Trick question: Would USA have qualified more easily if they had taken Algeria place in the african qualifiers?

  • 21 Paulo Sanchotene // Dec 7, 2009 at 6:43 am

    Alvaro,

    all this guessing is just mental masturbation

    No one denies it. The thing is we like it. We want to understand better the game. Viola, for instance, brings a lot of information about his perception on European teams that I don’t have, because it’s hard to me to watch those games. I try to answer this telling him my perception on South American teams. Vörös has the data, trying make the numbers faithful for what happens in the pitch, including trying to show that public perceptions make sense.

    Example. In one game, KPR can beat BRA. The numbers just show that this is unlikely to happen. Could you deny it?

    Trick question: Would USA have qualified more easily if they had taken Algeria place in the african qualifiers?

    Or would Algeria have qualified more easily if they had taken USA place in the N. American qualifiers? These questions don’t make sense. This is PURE mental masturbation. It’s a false problem. If you want to compare two teams, you must do putting them side by side and trace their strengths and weaknesses against each other; not against anyone else…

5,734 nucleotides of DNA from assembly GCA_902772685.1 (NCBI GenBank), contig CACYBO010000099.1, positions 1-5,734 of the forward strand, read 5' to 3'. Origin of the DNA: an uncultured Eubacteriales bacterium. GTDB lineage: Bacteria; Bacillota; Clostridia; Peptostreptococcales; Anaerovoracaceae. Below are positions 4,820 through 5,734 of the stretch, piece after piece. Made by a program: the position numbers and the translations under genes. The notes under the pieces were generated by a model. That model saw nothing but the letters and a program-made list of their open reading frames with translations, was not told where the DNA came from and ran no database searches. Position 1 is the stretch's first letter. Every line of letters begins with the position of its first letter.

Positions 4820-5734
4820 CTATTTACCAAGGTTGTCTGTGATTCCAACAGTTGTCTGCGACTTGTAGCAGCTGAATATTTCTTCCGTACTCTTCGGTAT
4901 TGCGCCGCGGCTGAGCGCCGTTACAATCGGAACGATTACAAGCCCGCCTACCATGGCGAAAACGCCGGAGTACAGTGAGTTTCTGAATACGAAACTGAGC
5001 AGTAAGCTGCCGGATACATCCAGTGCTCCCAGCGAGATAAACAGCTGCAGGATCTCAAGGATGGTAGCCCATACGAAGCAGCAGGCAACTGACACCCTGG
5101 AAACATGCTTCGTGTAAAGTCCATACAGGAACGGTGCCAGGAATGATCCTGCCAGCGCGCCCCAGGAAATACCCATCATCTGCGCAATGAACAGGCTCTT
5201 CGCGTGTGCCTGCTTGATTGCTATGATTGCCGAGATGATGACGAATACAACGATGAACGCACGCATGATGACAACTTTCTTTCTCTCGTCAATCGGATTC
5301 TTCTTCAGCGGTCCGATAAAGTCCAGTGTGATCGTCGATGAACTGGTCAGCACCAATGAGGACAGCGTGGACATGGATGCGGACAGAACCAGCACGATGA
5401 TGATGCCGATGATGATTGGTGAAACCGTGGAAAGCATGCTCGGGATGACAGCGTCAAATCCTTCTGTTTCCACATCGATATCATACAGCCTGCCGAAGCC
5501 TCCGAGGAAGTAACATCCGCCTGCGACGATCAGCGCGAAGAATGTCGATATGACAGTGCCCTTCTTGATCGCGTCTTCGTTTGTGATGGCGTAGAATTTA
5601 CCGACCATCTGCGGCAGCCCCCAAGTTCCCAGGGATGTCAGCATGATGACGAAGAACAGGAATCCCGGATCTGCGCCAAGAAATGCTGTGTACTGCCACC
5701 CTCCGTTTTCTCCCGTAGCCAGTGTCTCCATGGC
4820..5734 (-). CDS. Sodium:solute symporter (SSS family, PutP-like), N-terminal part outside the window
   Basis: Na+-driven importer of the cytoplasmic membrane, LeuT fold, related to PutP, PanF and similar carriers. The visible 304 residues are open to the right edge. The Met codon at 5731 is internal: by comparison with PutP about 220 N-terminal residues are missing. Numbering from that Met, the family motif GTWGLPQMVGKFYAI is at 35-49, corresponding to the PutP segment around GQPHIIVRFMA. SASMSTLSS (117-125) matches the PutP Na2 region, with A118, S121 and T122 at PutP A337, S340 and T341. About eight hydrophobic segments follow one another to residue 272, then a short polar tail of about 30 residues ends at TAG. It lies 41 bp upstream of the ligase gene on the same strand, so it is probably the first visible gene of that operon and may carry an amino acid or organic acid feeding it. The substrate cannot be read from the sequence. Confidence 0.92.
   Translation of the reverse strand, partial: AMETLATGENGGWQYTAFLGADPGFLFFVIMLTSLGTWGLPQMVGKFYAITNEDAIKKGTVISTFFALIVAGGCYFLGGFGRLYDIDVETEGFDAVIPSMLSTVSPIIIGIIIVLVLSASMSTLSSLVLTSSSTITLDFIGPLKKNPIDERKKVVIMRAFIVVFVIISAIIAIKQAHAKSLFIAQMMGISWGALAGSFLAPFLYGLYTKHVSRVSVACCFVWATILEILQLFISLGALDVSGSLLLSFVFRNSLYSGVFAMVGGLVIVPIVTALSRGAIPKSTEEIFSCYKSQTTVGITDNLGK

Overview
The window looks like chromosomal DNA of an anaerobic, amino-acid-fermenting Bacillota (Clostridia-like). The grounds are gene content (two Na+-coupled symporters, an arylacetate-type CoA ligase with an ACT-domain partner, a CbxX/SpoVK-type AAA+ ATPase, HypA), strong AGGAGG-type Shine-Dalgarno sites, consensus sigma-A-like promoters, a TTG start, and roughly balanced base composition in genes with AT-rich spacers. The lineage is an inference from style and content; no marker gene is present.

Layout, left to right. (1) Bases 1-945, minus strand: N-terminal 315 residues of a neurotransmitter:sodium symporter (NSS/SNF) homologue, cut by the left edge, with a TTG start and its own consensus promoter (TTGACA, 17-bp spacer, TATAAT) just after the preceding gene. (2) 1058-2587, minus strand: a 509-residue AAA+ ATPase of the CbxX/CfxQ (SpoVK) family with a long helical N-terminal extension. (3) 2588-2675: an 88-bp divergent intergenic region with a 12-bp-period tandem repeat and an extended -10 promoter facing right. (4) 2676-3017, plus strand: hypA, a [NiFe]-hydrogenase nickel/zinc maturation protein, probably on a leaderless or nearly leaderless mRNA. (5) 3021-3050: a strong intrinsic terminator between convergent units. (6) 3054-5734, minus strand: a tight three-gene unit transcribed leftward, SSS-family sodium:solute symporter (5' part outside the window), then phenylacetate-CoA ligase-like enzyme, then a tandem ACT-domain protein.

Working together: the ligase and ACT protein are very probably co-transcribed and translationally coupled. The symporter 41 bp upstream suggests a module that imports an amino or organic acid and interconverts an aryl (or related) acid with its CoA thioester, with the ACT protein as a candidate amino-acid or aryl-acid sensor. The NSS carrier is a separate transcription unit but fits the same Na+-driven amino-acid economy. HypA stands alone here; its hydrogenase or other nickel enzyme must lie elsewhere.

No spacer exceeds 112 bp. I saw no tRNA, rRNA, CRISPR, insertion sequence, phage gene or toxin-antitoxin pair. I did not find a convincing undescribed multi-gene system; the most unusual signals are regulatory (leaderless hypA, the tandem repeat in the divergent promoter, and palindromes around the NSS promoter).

• 22 Alvaro Valenzuela // Dec 7, 2009 at 8:41 am

    I know that Brazil > North Korea, I just dont know the margin.
    Also of course teams are compared against everybody else thats how the rankings are done !! we know that Brazil > North Korea even though they have never played each other.

  • 23 Mitz // Dec 8, 2009 at 2:57 am

    Hi everyone. Been away for a few days - sorry to have missed some lively discussions since the draw. I’ll come back with some comments of my own a bit later regarding the groups and potential last 16s later on but I just wanted to answer Alvaro quickly:

    I know Voros has slightly tweaked the formulae, but using the method that he published before and his most recently published ratings, in a neutral ground game between Brazil and North Korea, if I’ve got it right in 10,000 sims you would expect Brazil to win 9,997 times, for the teams to draw twice and for North Korea to win once.

  • 24 Paulo Sanchotene // Dec 8, 2009 at 4:25 am

    Mitz,